Plan for Success
Marketing has its lucky breaks, like if a national celebrity happens to walk into your establishment. Much of the time, though, planning and effort bring the results. Don’t let your Big Marketing
Plan always get pushed aside by the day-to-day.
Put It in Writing
Most operators find that a written plan helps them organize their ideas, create better ideas, and implement those ideas effectively. Simple Excel sheet? A few pieces of paper? A formal, business-type report? Whatever works for you! There are even templates available online. Many operators prefer to create a one-year plan, for synergy and comprehensiveness. Thanks to social media, you can also schedule spontaneity! Example: For winter, make a note to tweet a discount tied to a record snowfall.
Defining your customer base and potential targets is essential. If you’ve been in business a long time, surely demographics have shifted. (Check out the article on surveying customers, page 47.) Also take stock of the competition in your area, noting changes that have occurred—or may occur soon. Remember that rivals for food and beverage sales can include grocers and convenience stores.
Are there businesses or organizations you can team up with for promotions? You might tie in to a local cinema or live-theatre production, for example. Nonprofits could also be a good fit. In your marketing plan, outline people to approach and what you might propose; then prepare to brainstorm more strategies if you get a meet-up. And do your employees have great marketing suggestions? You may never know—unless you ask.
Sample categories for your marketing plan:
- Advertising—print, email, billboards, bus cards, flyers & newsletters
- Social media
- Menu(s), table tents, posters
- Other—van, food truck, tent
- News (events, product, remodeling, hours)
- Catering, delivery, takeaway
- Discounts & specials
Timing Is Everything
Adopt, adapt and improve—so keep evaluating, and create a calendar as part of your plan, to help you organize tasks. Monthly: Remove outdated information from your website—if your design contains “news,” you must stay current—or switch that function to social media. Daily: Check Facebook, Twitter, Yelp, etc. for any technical needs, customer complaints that should be addressed, or shout-outs that ought to be responded to with enthusiasm.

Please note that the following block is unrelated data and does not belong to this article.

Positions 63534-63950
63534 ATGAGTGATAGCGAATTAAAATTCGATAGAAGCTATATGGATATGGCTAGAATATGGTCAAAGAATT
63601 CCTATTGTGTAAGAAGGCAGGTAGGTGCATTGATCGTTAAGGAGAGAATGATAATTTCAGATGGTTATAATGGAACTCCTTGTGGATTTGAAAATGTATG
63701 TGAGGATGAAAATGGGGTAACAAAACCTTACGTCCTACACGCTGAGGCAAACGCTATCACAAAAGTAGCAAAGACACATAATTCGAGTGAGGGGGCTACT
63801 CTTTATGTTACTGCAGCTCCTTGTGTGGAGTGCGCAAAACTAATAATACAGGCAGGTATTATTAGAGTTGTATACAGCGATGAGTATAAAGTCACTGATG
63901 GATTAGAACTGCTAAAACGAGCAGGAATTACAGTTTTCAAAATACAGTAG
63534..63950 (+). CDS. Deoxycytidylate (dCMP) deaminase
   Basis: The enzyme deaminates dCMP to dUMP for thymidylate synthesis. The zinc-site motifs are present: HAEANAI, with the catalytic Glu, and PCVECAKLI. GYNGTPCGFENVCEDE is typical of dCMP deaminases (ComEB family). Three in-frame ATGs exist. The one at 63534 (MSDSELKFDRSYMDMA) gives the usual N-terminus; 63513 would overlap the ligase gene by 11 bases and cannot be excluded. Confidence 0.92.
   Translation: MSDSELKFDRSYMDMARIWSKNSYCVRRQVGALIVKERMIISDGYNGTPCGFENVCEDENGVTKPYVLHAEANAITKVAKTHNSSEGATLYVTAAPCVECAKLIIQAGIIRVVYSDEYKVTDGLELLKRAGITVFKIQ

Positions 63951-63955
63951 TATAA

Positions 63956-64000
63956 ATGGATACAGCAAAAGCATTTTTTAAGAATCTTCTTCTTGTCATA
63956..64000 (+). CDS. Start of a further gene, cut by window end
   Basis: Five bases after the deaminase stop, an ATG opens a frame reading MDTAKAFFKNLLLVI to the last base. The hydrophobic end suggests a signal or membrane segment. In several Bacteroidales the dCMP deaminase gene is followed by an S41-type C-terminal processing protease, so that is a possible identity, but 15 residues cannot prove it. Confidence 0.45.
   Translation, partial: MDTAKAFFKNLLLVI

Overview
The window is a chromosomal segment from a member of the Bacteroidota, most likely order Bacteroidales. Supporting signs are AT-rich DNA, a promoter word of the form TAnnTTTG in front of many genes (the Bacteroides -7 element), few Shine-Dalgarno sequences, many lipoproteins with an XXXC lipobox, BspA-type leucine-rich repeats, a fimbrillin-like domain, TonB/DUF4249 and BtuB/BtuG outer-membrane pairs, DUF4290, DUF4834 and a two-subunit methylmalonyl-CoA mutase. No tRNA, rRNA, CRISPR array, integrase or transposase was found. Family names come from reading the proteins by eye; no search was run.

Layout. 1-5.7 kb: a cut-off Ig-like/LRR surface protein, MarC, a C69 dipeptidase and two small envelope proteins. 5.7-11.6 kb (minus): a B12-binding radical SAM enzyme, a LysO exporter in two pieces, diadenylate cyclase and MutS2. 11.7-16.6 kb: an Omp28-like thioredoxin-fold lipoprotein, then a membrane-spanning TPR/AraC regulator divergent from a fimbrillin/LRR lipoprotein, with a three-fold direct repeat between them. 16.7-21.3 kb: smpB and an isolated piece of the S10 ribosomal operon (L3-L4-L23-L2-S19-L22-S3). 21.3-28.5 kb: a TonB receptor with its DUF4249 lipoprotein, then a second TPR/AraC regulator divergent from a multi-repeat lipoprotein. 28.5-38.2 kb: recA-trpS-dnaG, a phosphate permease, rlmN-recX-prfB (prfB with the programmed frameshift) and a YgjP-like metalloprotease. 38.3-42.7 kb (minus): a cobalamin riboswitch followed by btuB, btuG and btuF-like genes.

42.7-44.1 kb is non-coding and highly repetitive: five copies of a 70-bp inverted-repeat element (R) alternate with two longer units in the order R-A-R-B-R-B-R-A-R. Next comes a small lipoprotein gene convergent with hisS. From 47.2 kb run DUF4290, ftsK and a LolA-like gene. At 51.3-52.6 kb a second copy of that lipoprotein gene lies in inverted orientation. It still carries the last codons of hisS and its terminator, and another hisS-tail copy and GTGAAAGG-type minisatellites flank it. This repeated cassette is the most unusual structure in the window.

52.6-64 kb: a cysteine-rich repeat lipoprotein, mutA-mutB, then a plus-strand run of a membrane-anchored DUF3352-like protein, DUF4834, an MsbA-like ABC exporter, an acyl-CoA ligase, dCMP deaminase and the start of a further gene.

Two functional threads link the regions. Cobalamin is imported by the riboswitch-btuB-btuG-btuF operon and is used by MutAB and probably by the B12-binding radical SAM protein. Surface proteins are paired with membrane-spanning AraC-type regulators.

Large vs. Small
How long since you freshened your logo? Each year, you should take a look at the tangible things that affect your marketing success—including signage, awnings, window dressing, etc. And do you have a van or food truck boosting your brand? Should you? Chains continually identify ways to advertise themselves (and boost revenue); Tim Horton’s sells coffee-related holiday merchandise, for example. There may be untapped opportunity for your venue; your marketing-plan process is the time to think about it.
Watch Your Language
Even if you can post to Facebook in your sleep, it never hurts to evaluate what you say and how you say it. Keep a record of the social-media posts that get the best results. And do you sometimes wonder why so few customers pop in for a drink? Look how Ayden Kitchen & Bar (Saskatoon) positions themselves on their website: “Whether you’re going in for a full dining experience, an after-work cocktail, or a night-cap […].”
And here’s a to-the-point description for a popular chain’s West Trillium House location: “Oliver & Bonacini’s bright, stylish dining room offers cozy tables by the fire in winter and breezy pond-side terrace seating in summer.” Review all communications for relevant customer draws. Then include sample wording as part of your marketing plan.
Marketing includes promoting technology capabilities such as online ordering, delivery services or gift-card purchase options. The Harvey’s chain now offers coupons customers can show servers on their smartphone to redeem. Carefully selected tech tools can also help you manage loyalty programs—and make them more effective.
A marketing agency or consultant could be of value, especially to help you get started on a solid plan. And an objective point of view is always useful! Some pros may be willing to barter for services. Others might agree to look over your basic plan and make suggestions for a flat fee. Of course, take advantage of any assistance offered by your broad-line distributor.